Where I talk about the curious records attributed to films these days
Our films are well-known for many things, but genre loyalty isn’t one. We mix humour into horror. We mix sappy sentiment into thrillers. We mix romance into action. To be honest, we mix romance into everything, but that’s a topic for another day. That’s why whenever we, film writers, speak about upcoming films, we are constantly referring to genres like ‘comedy thriller’, ‘romantic horror’, ‘action drama’… In fact, so starved are we of films that are loyal to one genre that when we do eventually get one — like Aval, which stuck to being a horror film — it’s reason for much rejoicing. Unfortunately, just genre-loyalty isn’t enough to market a film, or separate the sheep from the goats. And thus, we have arrived at a time when grand labels are the norm, and when all sorts of records are being broken apparently.
I have no qualms with, say, the upcoming Jayam Ravi film, Tik Tik Tik, being promoted as India’s first space film. It’s a legitimate claim, and a big enough genre to warrant it. However, what about, say, last week’s Antony, which called itself ‘India’s first claustrophobic suspense thriller’? I dare say that the ‘suspense’ qualifier was added because there’s already a shining example of a ‘claustrophobic thriller’ in Rajkummar Rao’s Trapped.
This trend of labelling films as the first of their kind in the country has turned into a contagious phenomenon. So crucial has it become that makers seem willing to go to any lengths to legitimise the claim. There’s an upcoming film called Punyakoti, which is being dubbed as ‘India’s first Sanskrit animation film’. We’ve, of course, got Sanskrit films before, and got animation films too. Somewhere, someone figured that by thr simple math of marrying these categories, you could arrive at a ‘India’s first’ claim that instantly sounds grand. This isn’t just to elevate little-known films. They’re already talking about Deepika Padukone playing a superhero in an upcoming film, and as you can imagine, it will be promoted as ‘India’s first female superhero film’. Last week’s Veere Di Wedding, I noticed, was written about by some publications as being ‘India’s first girl gang entertainer’. To borrow a modern expression, lol wut?
Even going by the low standards set by some of these absurd ‘honours’, you have to say that an upcoming Tamil film called Lissa has got quite an interesting claim. It’s being promoted as ‘India’s first-ever stereoscopic 3D horror film shot in Helium 8K resolution’. Yes, take a deep breath and read it again. Now that you have read that elaborate description again, be informed that every word there is crucial for the legitimacy of the claim. You see, the title of India’s first stereoscopic 3D horror film is already given to Vikram Bhatt’s 2011 film, Haunted – 3D. Meanwhile, ‘India’s first film to be shot in 8K resolution’ is thought to be Mohanlal’s 2017 film, Villain. And so, to qualify for a coveted ‘India’s first’ title, Lissa gets called ‘India’s first-ever stereoscopic 3D horror film shot in Helium 8K resolution’. We, writers, shouldn’t be complaining. A couple of mentions of the title, and a substantial part of the word count gets taken care of.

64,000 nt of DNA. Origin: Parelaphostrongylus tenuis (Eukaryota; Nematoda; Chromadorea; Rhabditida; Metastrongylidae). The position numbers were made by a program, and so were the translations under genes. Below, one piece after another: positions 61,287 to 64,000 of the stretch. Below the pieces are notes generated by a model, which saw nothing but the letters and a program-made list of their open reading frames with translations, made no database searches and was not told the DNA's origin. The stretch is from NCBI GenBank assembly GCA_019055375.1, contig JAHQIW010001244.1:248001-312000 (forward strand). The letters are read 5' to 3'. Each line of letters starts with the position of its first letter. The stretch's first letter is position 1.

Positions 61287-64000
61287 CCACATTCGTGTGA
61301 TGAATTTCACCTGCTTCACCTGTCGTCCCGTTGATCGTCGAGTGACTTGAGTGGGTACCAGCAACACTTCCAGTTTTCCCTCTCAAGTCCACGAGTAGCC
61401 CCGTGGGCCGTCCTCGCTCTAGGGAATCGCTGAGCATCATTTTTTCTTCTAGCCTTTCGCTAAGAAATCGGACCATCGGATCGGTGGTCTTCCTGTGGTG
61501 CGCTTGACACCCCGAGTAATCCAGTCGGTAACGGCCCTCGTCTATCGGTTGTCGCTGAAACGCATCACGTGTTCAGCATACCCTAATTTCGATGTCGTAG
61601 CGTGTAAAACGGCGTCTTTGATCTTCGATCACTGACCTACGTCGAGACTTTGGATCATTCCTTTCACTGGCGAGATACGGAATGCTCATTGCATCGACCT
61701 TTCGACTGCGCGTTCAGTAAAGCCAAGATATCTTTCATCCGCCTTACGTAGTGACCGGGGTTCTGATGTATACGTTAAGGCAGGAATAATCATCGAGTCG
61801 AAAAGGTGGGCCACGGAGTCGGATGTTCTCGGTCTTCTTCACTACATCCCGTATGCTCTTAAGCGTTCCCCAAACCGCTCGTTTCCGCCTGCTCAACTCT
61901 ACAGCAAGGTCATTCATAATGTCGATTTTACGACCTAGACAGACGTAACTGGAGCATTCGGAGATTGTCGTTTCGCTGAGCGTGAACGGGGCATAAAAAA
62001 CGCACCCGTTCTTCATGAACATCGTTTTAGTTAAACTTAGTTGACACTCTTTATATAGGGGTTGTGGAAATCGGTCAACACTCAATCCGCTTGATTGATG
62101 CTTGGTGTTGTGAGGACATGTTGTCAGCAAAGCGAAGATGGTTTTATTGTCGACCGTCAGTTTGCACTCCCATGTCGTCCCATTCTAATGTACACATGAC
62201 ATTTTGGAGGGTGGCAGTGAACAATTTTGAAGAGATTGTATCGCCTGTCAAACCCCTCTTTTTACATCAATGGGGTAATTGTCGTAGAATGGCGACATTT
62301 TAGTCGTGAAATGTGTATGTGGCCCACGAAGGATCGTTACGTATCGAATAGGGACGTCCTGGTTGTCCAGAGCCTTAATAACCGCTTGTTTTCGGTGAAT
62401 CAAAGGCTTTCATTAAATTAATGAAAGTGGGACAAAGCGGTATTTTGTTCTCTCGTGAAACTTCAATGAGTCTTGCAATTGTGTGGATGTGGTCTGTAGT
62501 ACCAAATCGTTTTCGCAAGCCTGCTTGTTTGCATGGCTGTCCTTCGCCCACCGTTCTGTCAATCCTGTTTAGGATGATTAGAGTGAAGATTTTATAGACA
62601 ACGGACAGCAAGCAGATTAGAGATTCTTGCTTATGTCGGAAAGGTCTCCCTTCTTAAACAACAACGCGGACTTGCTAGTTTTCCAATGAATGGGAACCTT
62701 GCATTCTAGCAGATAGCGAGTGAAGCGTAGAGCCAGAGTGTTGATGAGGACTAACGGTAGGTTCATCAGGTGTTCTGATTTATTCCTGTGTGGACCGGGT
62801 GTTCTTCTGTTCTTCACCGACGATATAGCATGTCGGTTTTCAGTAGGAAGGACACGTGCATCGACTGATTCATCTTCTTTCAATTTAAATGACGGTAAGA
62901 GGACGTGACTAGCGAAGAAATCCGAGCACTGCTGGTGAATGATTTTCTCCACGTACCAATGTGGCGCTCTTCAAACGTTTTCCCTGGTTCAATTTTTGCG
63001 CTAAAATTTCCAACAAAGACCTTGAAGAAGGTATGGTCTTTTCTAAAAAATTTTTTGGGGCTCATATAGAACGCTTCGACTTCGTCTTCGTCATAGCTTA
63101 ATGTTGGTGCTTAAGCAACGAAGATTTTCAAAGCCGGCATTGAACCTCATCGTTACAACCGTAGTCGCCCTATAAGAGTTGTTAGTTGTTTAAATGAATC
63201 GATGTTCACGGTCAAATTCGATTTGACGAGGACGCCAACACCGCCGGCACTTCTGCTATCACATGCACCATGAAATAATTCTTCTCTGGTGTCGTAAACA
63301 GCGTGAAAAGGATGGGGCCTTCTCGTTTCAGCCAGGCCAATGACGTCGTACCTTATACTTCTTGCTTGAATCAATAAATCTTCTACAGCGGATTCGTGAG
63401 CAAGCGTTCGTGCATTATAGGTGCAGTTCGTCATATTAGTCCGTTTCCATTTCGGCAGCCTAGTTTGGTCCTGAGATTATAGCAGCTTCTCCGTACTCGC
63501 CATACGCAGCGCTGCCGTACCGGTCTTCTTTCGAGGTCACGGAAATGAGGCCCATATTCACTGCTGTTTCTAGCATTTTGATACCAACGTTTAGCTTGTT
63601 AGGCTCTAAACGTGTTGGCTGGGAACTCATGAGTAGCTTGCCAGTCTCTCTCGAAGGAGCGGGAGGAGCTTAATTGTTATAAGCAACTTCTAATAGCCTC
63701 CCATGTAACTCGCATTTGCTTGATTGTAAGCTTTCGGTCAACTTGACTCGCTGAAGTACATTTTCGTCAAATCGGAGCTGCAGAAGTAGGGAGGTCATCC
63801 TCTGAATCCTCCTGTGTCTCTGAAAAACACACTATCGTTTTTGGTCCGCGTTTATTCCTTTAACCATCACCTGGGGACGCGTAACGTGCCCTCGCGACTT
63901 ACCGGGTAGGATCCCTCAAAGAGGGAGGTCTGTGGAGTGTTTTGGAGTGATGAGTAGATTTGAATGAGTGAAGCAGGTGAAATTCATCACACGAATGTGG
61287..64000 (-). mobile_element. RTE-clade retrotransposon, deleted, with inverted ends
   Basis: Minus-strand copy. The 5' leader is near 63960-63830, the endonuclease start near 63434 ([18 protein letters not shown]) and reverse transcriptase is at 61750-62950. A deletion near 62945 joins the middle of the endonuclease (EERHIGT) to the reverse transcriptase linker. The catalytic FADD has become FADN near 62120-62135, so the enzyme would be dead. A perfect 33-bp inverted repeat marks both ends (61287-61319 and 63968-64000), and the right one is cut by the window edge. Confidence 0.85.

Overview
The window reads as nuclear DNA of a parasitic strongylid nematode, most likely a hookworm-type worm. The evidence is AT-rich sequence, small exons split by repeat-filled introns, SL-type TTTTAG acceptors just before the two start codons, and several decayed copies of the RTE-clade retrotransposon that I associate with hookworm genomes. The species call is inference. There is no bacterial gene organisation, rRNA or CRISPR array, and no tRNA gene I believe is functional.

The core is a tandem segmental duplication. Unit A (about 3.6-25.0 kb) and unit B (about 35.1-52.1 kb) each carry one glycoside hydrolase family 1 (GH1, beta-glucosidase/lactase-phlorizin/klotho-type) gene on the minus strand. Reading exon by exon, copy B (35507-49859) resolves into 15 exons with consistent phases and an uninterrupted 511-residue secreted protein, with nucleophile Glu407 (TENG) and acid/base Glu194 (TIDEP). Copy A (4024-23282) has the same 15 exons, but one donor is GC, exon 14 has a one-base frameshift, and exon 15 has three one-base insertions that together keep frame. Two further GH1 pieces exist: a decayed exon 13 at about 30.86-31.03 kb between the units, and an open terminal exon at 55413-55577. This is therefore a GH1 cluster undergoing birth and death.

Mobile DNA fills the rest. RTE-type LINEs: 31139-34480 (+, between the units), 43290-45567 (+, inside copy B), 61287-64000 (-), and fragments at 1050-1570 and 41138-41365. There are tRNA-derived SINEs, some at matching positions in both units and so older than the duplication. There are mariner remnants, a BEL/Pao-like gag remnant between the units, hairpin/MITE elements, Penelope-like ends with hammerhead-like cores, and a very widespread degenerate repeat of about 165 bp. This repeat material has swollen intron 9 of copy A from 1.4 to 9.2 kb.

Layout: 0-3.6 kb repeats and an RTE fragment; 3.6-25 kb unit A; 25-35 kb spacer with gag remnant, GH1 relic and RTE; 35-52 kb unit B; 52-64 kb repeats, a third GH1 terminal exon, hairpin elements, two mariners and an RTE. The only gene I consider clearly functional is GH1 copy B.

While on long qualifiers, here’s one more — about Aashaa The Street Dog, an upcoming film that has found the backing of UK-based Newscope Films. It’s being touted as ‘India’s first live-action all-animal family feature’. I also read somewhere that an upcoming short feature film called Cakewake that features Esha Deol as a chef, is ‘India’s first short film that will have an official poster launch in London’. Just imagine the wide range of possibilities, if our filmmakers decided to go this way. Kaala becomes India’s first film to star Rajini and be set in Dharavi. 2.0 becomes India’s first sequel to Enthiran.
Sometimes though, it isn’t enough to merely arrive at a unique category; you have to narrow the region down as well. Like Miruthan, which was called South India’s first zombie film. Or last week’s Panjumittai, which was written about as Tamil Nadu’s first magical realism film. The idea is clear. Add as many qualifiers as possible to arrive at a first-ever claim. If a thriller isn’t good enough, you call it a ‘philanthropical thriller’ as the makers of Sadhuram 2 did. If an adult comedy isn’t good enough, you call it an ‘adult horror comedy’, as the Iruttu Arayil Murattu Kuthu team did.
By the way, you should know that this column is quite special. This is India’s first column on this subject written by a person with my name.
This column was written for Cinema Express, the cinema division of The New Indian Express. All copyrights belong to the organisation. Do link to its page if you’d like to share it.